Dr. John Fernandez Offers Tips for Skiers and Snowboarders
Nothing can make a winter weekend or spring break ski trip as chilling as a visit to the emergency room. According to the Centers for Disease Control and Prevention (CDC), snow sports account for the most outdoor recreational emergency visits, with snowboarding as the top cause. In just the last decade, studies show that snowboarding injuries have doubled and the majority of those were hand or wrist-related.
"We see a big increase in hand and wrist injuries after the first snow fall of the season," explains Dr. John Fernandez, a hand, wrist and elbow physician who specializes in minimally invasive procedures at Midwest Orthopaedics at Rush (MOR). "In addition to regular falls on the ice this time of year, we also see patients injured from snowboarding, skiing and ice skating."
According to a team of researchers that has studied ski injuries in Vermont, while the number of skiing accidents has stayed the same over the past 10 years, the number of snowboarding injuries is up significantly. The studies also concluded that a person is 50 to 70 percent more likely to be injured from snowboarding as opposed to skiing. However, experts say skiing accidents often can lead to more serious injuries, especially when skiers don't wear helmets. The good news is that an increasing number of skiers are wearing helmets on the slopes.
For boarders and skiers, wrists and thumbs are at highest risk of injury. Boarders naturally outstretch their hands to catch a fall, which can result in sprains and fractures of the wrist and fingers. Skiers frequently hurt their thumbs when they forget to release ski poles as they fall. The pole acts like a lever, bending the thumb at the joint above the knuckle. This can tear ligaments and result in a condition known as skiers thumb.
Following are some tips by the MOR hand, wrist and elbow physicians for preventing injuries while enjoying winter sports:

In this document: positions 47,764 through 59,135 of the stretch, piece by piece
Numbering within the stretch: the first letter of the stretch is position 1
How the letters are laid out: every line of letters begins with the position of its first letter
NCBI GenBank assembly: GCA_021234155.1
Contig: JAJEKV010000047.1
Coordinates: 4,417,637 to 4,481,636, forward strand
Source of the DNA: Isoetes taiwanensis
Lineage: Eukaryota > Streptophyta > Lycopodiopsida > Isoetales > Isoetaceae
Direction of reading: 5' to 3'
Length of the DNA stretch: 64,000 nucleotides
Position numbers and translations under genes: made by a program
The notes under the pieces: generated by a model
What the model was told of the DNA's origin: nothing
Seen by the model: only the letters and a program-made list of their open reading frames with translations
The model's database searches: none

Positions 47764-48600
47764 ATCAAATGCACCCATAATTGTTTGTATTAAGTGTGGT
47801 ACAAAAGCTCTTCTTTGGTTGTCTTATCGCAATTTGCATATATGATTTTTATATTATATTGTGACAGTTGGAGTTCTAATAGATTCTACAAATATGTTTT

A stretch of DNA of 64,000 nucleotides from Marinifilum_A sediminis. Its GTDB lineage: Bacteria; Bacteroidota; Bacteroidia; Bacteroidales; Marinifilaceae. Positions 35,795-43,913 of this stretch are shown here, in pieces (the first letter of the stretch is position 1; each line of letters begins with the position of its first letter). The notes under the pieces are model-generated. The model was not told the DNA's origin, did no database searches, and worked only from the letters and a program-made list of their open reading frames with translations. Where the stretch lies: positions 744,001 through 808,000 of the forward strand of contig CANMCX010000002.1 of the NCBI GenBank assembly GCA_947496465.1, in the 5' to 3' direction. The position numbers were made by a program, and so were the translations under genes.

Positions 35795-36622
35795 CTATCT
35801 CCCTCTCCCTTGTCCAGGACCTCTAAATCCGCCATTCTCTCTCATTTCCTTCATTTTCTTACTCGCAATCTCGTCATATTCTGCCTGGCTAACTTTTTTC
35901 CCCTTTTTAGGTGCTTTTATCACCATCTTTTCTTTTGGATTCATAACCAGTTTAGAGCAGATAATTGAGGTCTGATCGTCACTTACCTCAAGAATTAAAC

Wear protective gear. Helmets for both skiers and snowboarders are clinically proven to decrease head injuries from falls or accidents. MOR physicians also suggest that snowboarders wear wrist guards because they are shown to decrease the impact of falls. Studies show that wrist guards have been proven to reduce injuries among snowboarders by as much as 50 percent. Many options are available and the MOR hand, wrist and elbow physicians recommend researching wrist guards to find the best one. There also are gloves designed with built in wrist guards.
Work with an Instructor. Before tackling the hill or the ice rink for the first time, it is best to take a lesson from a certified instructor. They will educate on correct techniques, proper equipment and will teach skiers, snowboarders and skaters how to fall safely.
Know how to fall. People naturally reach out hands to stop a fall, which is what leads to most snowboard wrist injuries. Alternatively, not letting go of a ski pole is the leading cause of thumb injuries of skiers. Practice falling in the snow on your forearm because it will protect the most delicate arm joints and disperse impact force. For skiers, practice dropping the pole as you fall.
Stay hydrated. Dehydration can impair judgment and performance. Most fluid is lost through respiration when it is cold outside. In high altitudes over 6,000 feet above sea level, as much as a half a quart of liquid per hour can be lost when exercising on the slopes. All outdoor athletes should drink 24 ounces of fluid every three hours. Once dehydrated, it can take all day to recover and judgment can be impaired, leading to a higher risk of injury.
Take breaks. Being tired or fatigued also can lead to injury. Be sure to take frequent breaks and relax every couple of hours, more often if at higher altitudes.
Check equipment. Be sure it fits properly and is functioning before you use it.
Dr. Fernandez and his fellow hand, wrist and elbow specialists, Dr. Mark Cohen and Dr. Robert Wysocki at Midwest Orthopaedics at Rush, have put together a brochure with more injury prevention tips for winter sport enthusiasts.
Dr. Mark Cohen Cautions About the Dangers of Winter Sidewalks and Streets
Dr. Blomgren Explains How Athletes can Keep Running in the Winter Cold
Dr. Cohen on Snowboarding Injury Prevention